New York, March 02, 2016 — Moody’s Oil & Gas Liquidity Stress Index surged to a record high of 27.2% following the downgrade of the ratings of 19 energy companies in February. The energy LSI has now surpassed its previous high of 24.5% during the last recession, the rating agency says in its most recent edition of SGL Monitor Flash.
February marks the biggest month ever for liquidity downgrades, with the ratings of 17 energy exploration & production companies among the 25 total companies downgraded. Ten E&P companies’ liquidity ratings were cut to SGL-4, Moody’s lowest liquidity rating, along with one energy oilfield services company.
Moody’s also downgraded to SGL-4 renewable energy project company TerraForm Power Operating LLC (B3 negative) and marine services concern Teekay Corp. (B2 negative), each lowered one notch.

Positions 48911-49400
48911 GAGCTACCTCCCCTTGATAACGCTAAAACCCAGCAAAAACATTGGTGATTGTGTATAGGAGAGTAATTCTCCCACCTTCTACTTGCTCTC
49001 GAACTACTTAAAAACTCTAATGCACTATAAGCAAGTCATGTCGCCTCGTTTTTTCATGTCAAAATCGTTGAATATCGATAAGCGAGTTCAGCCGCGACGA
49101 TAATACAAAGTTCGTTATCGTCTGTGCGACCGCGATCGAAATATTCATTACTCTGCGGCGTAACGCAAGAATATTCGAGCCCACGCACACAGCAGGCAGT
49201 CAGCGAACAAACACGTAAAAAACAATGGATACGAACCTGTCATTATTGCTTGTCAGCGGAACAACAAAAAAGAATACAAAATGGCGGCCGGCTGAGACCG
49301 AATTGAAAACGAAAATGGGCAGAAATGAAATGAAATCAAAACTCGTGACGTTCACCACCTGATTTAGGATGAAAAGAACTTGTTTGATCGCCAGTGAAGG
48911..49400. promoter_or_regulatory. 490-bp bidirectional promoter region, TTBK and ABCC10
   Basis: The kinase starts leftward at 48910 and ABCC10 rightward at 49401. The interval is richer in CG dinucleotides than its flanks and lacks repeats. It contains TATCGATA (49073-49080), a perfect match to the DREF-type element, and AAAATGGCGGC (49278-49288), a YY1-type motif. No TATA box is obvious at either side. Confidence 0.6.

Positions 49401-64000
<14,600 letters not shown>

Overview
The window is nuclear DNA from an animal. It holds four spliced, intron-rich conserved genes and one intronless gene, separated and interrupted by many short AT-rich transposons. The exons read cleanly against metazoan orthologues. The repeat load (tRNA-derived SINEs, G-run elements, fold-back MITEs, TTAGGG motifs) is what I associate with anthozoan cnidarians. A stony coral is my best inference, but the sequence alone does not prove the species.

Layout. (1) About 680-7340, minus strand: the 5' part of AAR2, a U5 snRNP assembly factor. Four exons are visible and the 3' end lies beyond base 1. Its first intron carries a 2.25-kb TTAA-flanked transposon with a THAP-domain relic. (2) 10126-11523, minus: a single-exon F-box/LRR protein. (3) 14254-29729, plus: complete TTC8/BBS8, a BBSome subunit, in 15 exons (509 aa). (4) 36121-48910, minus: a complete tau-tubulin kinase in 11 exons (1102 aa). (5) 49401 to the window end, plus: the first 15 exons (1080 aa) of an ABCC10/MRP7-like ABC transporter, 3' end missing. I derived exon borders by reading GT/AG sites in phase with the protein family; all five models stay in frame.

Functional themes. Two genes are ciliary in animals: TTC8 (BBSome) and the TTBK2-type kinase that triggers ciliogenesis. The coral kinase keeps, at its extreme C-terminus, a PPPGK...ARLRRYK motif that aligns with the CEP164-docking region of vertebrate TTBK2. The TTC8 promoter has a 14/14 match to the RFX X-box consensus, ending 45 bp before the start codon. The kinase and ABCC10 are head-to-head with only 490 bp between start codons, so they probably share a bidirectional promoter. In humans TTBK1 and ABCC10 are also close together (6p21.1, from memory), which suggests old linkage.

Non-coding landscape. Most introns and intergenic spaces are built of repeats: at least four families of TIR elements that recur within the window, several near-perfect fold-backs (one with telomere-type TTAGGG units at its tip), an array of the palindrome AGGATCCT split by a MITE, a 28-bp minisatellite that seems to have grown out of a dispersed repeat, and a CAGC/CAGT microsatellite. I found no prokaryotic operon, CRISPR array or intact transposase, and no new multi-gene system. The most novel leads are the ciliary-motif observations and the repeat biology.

“The prolonged weakness in energy sector credit conditions is driving the sustained increase in the LSI,” said John Puchalla, a Moody’s Senior Vice President. “Energy liquidity downgrades came as part of our ongoing review of oil & gas companies globally in light of the weaker price environment.”
Moody’s composite Liquidity Stress Index jumped to 8.9% in February from 7.9% in mid-January and is now at the highest level since November 2009
“The composite LSI has been increasing since November 2014 and has moved above its long-term average,” said Puchalla. “This progression signals that the default rate will continue to rise as the year progresses.”
Moody’s forecasts that the US spec-grade default rate will rise to 4.7% in January 2017 from a current 3.1%. Nevertheless, most liquidity strains continue to relate to commodity price weakness and the resulting derivative effects.
Moody’s subscribers can access this report at http://www.moodys.com/viewresearchdoc.aspx?docid=PBC_187960.